Before Creature Comforts became an entertainment franchise, it was a five minute animated short:
The film’s dialogue was excerpted from interviews with nursing home residents, housing development residents, and a shopkeeper’s family, and then attributed to claymation critters talking about their lives in a zoo.
I wonder what Creature Comforts is, exactly. Is it art, ethnography, both, neither? Maybe it’s an ethnographic film like Nanook of the North, an example of sensory ethnography like some of the work ongoing at Harvard’s Sensory Ethnography Lab, and/or an artwork informed by qualitative methods, like Laurel Richardson’s interview transcripts made into poems.
Ethnography, or writing about culture, necessarily involves transformation and interpretation. Even the interview with a hackathon participant presented here, which may look like a pretty straightforward report, involved some transformation. Some pieces of the interview are omitted; some quotes are selected and arranged in a particular order. A paper or presentation that used participants’ words to develop a theory or make recommendations might require more transformation.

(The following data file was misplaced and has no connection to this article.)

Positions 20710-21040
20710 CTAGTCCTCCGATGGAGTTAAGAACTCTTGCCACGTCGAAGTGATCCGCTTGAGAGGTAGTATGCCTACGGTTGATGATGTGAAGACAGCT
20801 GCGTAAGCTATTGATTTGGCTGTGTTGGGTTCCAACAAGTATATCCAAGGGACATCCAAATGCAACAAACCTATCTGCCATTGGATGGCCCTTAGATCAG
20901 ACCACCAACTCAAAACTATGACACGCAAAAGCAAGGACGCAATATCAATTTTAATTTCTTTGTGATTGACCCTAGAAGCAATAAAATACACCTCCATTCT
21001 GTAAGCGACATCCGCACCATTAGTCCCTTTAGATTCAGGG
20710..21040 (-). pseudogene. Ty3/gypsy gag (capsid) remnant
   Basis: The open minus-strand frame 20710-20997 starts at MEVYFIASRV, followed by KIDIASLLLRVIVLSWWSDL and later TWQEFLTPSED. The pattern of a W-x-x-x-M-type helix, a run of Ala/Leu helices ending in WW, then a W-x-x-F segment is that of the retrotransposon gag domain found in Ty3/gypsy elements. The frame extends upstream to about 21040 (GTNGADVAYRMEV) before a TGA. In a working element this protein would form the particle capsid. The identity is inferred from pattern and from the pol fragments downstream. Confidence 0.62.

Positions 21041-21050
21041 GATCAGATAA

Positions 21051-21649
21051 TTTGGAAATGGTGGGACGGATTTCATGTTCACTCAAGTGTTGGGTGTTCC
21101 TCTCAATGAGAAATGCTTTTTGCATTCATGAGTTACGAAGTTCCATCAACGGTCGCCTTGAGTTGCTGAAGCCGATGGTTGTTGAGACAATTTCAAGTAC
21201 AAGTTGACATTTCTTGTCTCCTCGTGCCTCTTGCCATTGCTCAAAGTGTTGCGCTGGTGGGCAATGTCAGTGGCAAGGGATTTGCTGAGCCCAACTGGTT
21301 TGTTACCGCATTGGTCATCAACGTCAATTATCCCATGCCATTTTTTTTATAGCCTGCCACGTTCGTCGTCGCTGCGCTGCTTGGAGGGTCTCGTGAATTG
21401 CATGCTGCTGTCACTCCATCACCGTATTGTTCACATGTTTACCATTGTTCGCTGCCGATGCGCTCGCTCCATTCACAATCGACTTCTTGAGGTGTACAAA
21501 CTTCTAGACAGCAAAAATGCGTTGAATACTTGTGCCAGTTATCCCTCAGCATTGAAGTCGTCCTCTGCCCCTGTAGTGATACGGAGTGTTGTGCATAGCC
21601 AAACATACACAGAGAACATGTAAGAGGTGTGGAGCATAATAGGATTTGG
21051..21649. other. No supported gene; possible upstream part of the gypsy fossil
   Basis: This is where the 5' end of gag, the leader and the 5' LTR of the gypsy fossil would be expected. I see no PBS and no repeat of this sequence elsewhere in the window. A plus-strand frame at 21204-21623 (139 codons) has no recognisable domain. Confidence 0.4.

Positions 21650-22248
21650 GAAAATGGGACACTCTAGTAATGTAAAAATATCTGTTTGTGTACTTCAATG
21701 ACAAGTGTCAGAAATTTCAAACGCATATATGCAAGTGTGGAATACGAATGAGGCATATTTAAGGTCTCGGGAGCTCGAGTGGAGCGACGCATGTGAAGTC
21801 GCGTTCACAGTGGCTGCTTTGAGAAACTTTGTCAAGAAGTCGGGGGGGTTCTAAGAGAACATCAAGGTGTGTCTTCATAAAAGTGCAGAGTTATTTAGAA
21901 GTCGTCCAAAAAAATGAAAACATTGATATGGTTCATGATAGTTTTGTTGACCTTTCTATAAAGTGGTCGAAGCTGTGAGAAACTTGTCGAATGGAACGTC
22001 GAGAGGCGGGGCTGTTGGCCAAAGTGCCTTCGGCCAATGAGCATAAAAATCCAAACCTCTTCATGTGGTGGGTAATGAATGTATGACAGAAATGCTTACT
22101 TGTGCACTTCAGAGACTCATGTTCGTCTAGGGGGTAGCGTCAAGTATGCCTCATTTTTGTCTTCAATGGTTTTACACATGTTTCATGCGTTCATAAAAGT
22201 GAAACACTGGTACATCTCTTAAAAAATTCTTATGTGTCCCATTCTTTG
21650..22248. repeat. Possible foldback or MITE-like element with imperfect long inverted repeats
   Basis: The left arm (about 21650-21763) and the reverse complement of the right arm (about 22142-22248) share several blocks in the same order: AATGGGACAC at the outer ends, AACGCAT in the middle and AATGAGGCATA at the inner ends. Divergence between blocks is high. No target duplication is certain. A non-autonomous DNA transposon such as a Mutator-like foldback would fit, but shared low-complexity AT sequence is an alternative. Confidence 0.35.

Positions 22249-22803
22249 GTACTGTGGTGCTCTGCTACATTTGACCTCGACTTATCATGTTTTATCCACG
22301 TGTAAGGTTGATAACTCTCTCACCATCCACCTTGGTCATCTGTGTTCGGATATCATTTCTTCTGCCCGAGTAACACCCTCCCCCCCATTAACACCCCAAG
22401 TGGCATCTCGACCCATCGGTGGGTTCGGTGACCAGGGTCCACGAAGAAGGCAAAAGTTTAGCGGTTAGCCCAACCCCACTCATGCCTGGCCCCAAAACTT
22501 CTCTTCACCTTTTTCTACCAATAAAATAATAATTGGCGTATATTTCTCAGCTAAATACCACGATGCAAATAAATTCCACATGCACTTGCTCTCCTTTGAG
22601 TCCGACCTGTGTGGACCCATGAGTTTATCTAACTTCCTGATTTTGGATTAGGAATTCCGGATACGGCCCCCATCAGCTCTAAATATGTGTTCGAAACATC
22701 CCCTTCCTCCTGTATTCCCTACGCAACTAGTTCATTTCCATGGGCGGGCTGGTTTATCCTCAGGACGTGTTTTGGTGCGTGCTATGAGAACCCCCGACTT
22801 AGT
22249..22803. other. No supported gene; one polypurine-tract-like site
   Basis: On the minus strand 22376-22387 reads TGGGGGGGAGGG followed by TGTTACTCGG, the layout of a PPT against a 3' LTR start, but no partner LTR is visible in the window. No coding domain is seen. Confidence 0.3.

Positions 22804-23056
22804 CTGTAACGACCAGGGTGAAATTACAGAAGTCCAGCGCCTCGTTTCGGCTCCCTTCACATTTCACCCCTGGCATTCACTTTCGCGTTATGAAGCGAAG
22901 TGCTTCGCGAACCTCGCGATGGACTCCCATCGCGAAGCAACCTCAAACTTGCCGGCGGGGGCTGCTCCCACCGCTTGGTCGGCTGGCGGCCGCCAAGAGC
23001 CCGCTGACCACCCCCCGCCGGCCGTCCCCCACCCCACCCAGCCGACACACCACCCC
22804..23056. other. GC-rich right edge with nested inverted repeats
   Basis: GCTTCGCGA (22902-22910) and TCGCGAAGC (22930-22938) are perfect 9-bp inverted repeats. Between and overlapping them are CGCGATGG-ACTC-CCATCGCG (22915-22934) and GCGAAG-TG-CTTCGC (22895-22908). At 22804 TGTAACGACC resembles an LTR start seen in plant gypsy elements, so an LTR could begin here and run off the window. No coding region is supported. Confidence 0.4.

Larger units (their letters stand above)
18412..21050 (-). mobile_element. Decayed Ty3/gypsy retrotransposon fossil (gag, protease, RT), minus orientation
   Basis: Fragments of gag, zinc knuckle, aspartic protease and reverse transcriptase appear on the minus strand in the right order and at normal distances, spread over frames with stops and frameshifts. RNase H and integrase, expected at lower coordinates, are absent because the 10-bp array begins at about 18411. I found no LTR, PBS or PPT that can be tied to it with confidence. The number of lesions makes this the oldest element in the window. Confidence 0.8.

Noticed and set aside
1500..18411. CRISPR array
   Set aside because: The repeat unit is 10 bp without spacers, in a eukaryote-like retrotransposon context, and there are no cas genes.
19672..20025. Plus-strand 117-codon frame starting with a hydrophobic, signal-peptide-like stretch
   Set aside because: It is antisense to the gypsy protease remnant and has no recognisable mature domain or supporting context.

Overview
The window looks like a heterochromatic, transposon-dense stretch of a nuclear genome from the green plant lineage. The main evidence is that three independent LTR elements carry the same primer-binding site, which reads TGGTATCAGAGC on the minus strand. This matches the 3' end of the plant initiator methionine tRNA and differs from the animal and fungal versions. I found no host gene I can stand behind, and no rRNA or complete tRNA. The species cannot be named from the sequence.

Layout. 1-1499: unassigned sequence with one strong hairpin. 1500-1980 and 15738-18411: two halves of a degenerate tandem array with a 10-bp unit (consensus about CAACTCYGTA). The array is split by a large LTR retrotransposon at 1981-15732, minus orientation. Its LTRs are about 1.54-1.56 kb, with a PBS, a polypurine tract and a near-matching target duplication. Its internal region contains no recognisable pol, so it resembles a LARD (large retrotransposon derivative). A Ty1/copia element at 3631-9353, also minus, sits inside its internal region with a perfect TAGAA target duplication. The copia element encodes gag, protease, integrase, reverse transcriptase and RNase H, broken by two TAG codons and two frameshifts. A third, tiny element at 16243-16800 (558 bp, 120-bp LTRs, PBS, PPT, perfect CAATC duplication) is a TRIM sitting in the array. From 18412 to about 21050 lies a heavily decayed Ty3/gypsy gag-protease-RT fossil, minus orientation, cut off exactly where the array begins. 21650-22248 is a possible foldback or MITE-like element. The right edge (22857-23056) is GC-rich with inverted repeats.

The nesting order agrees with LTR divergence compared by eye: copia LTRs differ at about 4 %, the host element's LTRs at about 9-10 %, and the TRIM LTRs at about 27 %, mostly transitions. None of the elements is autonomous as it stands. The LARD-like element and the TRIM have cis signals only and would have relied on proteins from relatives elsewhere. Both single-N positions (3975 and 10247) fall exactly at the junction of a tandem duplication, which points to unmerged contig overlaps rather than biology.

Ethnographic documentaries are clearly a product of their makers’ interpretation and manipulation. Is Creature Comforts a kind of ethnographic documentary? Is it more transformative than a documentary, and if it is, does that matter?
Knowing the source of the dialogue adds meaning to the film. The people who were interviewed and the contexts in which they were interviewed have a relationship to the film’s zoo setting. The meaning in that relationship may be thought of as a kind of cultural commentary, but perhaps not all cultural commentary is ethnography.
What do you think?